3 Health and safety in your workplace

The Health and Safety Executive (HSE) requires employers to have a health and safety policy which sets out how they will protect everyone in their workplace, including employees, visitors, contractors and any individuals who access services. Your awareness and practice of health and safety will contribute to a safety culture at work. Accidents have causes, and steps must be taken to prevent them otherwise accidents will continue to happen.

In Section 2 you were introduced to the '6 Cs' set in place by NHS England (2012): Care, Compassion, Competence, Communication, Courage and Commitment. Competence ensures that you are keeping the individuals you support as safe as possible; only undertaking certain activities once you are competent to do so. Your workplace will have Health and Safety Representatives who are the key 'watchdog' on behalf of workers to ensure employers provide a safe and healthy workplace. Health and Safety Representatives have a legal right to carry out regular inspections and to be consulted by the employer over risk assessments and accidents or incidents at work.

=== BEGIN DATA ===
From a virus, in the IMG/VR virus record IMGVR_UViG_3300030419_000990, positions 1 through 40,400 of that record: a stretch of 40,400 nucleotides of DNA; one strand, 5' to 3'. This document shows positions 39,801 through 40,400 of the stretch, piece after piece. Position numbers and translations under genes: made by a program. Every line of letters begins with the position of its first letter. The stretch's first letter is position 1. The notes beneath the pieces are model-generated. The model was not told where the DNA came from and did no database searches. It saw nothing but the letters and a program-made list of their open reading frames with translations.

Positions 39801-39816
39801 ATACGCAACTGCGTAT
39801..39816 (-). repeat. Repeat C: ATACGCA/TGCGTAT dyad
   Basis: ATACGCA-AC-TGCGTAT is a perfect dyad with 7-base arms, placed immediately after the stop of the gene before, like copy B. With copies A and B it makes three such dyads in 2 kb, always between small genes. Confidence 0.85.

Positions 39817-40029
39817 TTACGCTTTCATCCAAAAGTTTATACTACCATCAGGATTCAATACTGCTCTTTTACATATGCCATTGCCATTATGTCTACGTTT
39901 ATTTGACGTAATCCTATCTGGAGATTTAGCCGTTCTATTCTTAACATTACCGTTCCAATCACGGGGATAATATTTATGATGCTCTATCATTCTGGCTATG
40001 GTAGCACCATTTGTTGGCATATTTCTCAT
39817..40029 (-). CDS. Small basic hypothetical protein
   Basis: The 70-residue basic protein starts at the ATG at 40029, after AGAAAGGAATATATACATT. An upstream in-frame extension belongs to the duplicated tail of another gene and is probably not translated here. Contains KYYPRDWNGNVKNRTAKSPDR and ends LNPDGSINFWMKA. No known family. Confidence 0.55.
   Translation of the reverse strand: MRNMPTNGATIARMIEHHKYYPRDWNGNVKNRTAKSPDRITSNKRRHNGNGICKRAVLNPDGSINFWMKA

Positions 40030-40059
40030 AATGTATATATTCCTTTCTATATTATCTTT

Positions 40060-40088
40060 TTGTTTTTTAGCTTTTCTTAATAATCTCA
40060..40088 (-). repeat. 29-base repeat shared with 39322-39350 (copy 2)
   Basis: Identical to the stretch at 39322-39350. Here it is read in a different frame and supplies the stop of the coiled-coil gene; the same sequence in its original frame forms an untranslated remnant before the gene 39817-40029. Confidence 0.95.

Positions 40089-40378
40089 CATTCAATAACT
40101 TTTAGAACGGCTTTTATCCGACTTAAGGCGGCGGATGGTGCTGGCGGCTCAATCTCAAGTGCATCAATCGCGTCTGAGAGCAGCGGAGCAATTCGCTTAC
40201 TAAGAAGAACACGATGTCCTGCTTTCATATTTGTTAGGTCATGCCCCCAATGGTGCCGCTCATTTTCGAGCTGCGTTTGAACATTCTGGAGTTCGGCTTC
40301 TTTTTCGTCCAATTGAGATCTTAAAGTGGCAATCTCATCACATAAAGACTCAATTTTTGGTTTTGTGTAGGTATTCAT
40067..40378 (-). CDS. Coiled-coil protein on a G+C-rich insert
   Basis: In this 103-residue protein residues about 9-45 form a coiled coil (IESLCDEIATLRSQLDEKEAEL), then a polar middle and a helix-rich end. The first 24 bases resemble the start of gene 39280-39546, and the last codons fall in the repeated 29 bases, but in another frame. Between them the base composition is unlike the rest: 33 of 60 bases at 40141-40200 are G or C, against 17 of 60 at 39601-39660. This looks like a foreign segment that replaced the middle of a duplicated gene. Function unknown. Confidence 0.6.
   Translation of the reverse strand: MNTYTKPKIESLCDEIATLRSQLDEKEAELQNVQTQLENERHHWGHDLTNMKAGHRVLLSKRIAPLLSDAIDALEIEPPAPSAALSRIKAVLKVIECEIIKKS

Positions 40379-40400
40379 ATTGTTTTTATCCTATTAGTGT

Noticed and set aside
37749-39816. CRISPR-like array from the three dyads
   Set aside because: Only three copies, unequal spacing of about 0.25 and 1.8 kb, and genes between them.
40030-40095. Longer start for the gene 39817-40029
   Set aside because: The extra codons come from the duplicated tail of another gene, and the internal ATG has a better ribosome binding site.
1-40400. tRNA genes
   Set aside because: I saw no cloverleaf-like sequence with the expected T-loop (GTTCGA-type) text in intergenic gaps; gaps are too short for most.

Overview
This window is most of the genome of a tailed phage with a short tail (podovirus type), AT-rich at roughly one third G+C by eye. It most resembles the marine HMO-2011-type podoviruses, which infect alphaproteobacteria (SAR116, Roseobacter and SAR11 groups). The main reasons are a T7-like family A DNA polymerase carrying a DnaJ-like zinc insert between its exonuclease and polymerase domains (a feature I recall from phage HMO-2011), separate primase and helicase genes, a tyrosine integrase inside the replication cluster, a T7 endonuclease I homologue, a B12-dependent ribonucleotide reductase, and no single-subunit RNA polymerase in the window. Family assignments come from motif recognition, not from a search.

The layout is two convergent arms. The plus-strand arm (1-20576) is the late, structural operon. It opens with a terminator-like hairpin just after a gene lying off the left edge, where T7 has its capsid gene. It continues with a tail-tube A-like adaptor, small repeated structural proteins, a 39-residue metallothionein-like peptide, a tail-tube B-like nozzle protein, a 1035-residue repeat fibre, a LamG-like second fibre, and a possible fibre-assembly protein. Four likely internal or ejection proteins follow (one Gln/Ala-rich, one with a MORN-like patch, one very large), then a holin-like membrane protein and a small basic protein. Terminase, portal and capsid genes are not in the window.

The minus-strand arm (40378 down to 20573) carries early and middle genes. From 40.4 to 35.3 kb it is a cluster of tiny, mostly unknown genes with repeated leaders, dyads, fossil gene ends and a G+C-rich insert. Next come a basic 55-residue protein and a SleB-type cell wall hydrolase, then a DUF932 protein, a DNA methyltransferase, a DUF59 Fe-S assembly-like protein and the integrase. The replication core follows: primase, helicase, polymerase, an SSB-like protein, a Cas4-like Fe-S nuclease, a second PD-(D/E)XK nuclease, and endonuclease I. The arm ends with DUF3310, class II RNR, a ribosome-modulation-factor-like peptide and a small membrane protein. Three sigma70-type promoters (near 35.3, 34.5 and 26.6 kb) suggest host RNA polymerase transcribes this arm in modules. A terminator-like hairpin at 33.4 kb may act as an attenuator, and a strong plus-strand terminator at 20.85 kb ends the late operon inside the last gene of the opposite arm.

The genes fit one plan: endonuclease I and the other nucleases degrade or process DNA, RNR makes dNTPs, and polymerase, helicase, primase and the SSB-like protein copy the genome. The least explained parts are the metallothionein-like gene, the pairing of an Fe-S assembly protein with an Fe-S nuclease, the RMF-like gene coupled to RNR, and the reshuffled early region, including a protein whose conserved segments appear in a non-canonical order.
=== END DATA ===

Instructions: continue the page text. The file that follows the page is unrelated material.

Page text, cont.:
The Health and Safety Executive identifies a number of health and safety risks for workers. They include:

  • slips and trips in the physical environment caused by uneven floors, spilled liquids, poorly lit or unlit areas, trailing cables and wires, and so on
  • musculoskeletal disorders, that is, sprains, strains and pains from lifting, carrying, pushing, pulling, reaching, repetitive movements, and so on
  • stress, for example, from too much work, too many demands, conflicting demands or excessive pressure of any kind.
Described image
Figure 4 The physical environment can cause slips and trips (left); activities at work can cause musculoskeletal disorders (centre); people can experience work-induced stress (right)

Now you can listen to Gail talking about some real examples of health and safety in the workplace, and what sort of incidents or accidents might occur.

Download this audio clip.Audio player: Health and safety on the ward
Skip transcript: Health and safety on the ward

Transcript: Health and safety on the ward

Gail:
Health and safety is ongoing, daily, all through the day.